The Cincinnati Bengals don't tend to double dip early in the NFL draft. Since 2006, the Bengals have drafted two players from the same position in the first three rounds just twice.
In 2008, they took Jerome Simpson (2nd round) and Andre Caldwell (3rd) to boost their receiver corps.
In 2012, they nabbed Devon Still (2nd) and Brandon Thompson (3rd) to solidify their defensive tackle depth.
But 6 of the past 8 Bengals drafts have seen a different position selected in each of the first three rounds. It might be hard not double dip though in this year's draft.
Cornerback is a strong need for the Bengals, but like those two drafts in which they double dipped in the first three rounds, they don't necessarily need one to come in and play immediately.
In '08, they still had Chad Johnson, T.J. Houshmandzadeh and even later re-signed Chris Henry, but Houshmandzadeh was slated to become a free agent, meaning they needed depth for the future.
In '12, Geno Atkins, Domata Peko and Pat Sims anchored the interior of the Bengals defensive line, but Sims was slated to become a free agent, and Geno was also nearing what everyone new was going to be a massive payday for the All-Pro.
It's safe to say the Bengals are already interested in taking a CB in Round 1. They've already met with Darqueze Dennard, Kyle Fuller and Jason Verrett (also had position coach at his Pro Day.) Those are three of the top five CB prospects in this year's draft, and the Bengals will have to draft them in the first round in order to secure their services.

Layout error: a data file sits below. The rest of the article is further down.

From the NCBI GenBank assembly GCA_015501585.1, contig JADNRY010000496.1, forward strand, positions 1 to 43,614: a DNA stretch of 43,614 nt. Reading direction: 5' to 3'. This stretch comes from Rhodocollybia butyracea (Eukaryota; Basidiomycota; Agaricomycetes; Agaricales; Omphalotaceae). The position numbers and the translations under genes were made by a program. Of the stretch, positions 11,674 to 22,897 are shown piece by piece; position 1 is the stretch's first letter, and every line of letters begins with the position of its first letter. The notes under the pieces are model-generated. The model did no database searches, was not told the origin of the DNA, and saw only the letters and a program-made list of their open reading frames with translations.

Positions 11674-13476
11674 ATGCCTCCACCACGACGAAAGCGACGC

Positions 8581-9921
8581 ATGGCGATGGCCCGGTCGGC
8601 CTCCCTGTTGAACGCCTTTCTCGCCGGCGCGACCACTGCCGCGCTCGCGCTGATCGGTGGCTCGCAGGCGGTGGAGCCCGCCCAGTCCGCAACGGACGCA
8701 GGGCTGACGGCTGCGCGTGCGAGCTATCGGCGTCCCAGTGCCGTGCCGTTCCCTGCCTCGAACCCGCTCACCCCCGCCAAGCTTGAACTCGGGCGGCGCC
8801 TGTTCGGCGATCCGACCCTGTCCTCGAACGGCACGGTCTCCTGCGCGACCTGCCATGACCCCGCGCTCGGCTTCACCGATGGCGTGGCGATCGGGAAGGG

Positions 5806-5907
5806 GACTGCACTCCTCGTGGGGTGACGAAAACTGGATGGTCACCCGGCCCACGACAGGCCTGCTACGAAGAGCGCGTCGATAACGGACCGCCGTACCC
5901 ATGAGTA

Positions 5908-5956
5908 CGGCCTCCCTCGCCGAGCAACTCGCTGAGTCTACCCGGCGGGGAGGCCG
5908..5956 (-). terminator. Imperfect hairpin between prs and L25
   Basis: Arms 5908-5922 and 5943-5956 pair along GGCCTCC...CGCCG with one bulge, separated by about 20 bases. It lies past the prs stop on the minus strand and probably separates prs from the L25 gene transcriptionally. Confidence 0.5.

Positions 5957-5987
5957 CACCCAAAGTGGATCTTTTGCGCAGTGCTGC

As for CBs that will go later in the draft that the Bengals have shown interest in, there's only one player who fits that bill. Liberty cornerback Walt Aikens ended his season under the radar of many NFL scouts and GMs, but he turned enough heads at the Shrine Game and Senior Bowl that he's now viewed as a fourth or fifth-round pick.
Aikens has already visited with the Bengals. He could sit on the bench for a year while he adjusts to the NFL level and learns from a solid group of veteran in Terence Newman, Adam Jones and Leon Hall.
Another player who made a name for himself at the Shrine Game was Duke CB Ross Cockrell:
Cockrell was a technically-sound corner who thrived at breaking up passes thanks to his quick hands and ball skills. He finished his college career with 12 interceptions and 53 pass breakups and was First-Team All-ACC in 2013.
Perhaps the highlight of his career came in Duke’s last game of this past season, the Chick-fil-A Bowl, where Cockrell was matched up with highly touted Mike Evans of Texas A&M.
Even though Evans held a five-inch, forty pound advantage over him, Cockrell showed his grit by holding Evans to only seventy-two yards and zero touchdowns on four receptions, the same Even projected to go in the top 10 of this year's draft.
Though the Bengals haven't met with him yet, I'd expect Cockrell to be someone they consider in the fourth round, depending on what other corners are still on the board.